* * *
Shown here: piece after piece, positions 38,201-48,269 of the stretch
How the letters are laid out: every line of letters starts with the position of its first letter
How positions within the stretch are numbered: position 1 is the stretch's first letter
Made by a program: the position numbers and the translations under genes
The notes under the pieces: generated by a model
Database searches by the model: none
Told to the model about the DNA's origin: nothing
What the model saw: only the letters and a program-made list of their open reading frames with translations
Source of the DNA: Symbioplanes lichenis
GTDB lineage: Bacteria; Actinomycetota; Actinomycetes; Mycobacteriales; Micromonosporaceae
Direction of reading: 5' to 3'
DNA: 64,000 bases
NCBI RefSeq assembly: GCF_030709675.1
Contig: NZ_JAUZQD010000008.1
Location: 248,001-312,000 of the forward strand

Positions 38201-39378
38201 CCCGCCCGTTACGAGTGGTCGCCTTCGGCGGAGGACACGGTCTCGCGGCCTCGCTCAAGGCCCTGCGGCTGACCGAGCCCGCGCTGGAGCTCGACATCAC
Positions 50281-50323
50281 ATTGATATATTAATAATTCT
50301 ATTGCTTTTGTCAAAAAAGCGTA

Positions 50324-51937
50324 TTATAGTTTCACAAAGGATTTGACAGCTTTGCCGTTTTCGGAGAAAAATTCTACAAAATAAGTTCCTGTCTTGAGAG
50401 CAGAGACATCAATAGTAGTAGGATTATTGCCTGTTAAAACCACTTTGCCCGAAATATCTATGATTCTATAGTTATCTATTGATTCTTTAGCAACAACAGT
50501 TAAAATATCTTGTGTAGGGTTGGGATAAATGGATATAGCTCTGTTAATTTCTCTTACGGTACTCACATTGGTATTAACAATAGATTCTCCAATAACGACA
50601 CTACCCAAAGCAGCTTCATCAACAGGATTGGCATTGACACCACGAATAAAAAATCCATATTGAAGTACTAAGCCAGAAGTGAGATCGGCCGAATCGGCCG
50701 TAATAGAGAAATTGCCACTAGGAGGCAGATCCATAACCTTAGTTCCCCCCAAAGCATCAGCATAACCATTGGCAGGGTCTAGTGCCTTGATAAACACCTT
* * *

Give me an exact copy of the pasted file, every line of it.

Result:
Shown here: piece after piece, positions 38,201-48,269 of the stretch
How the letters are laid out: every line of letters starts with the position of its first letter
How positions within the stretch are numbered: position 1 is the stretch's first letter
Made by a program: the position numbers and the translations under genes
The notes under the pieces: generated by a model
Database searches by the model: none
Told to the model about the DNA's origin: nothing
What the model saw: only the letters and a program-made list of their open reading frames with translations
Source of the DNA: Symbioplanes lichenis
GTDB lineage: Bacteria; Actinomycetota; Actinomycetes; Mycobacteriales; Micromonosporaceae
Direction of reading: 5' to 3'
DNA: 64,000 bases
NCBI RefSeq assembly: GCF_030709675.1
Contig: NZ_JAUZQD010000008.1
Location: 248,001-312,000 of the forward strand

Positions 38201-39378
38201 CCCGCCCGTTACGAGTGGTCGCCTTCGGCGGAGGACACGGTCTCGCGGCCTCGCTCAAGGCCCTGCGGCTGACCGAGCCCGCGCTGGAGCTCGACATCAC
Positions 50281-50323
50281 ATTGATATATTAATAATTCT
50301 ATTGCTTTTGTCAAAAAAGCGTA

Positions 50324-51937
50324 TTATAGTTTCACAAAGGATTTGACAGCTTTGCCGTTTTCGGAGAAAAATTCTACAAAATAAGTTCCTGTCTTGAGAG
50401 CAGAGACATCAATAGTAGTAGGATTATTGCCTGTTAAAACCACTTTGCCCGAAATATCTATGATTCTATAGTTATCTATTGATTCTTTAGCAACAACAGT
50501 TAAAATATCTTGTGTAGGGTTGGGATAAATGGATATAGCTCTGTTAATTTCTCTTACGGTACTCACATTGGTATTAACAATAGATTCTCCAATAACGACA
50601 CTACCCAAAGCAGCTTCATCAACAGGATTGGCATTGACACCACGAATAAAAAATCCATATTGAAGTACTAAGCCAGAAGTGAGATCGGCCGAATCGGCCG
50701 TAATAGAGAAATTGCCACTAGGAGGCAGATCCATAACCTTAGTTCCCCCCAAAGCATCAGCATAACCATTGGCAGGGTCTAGTGCCTTGATAAACACCTT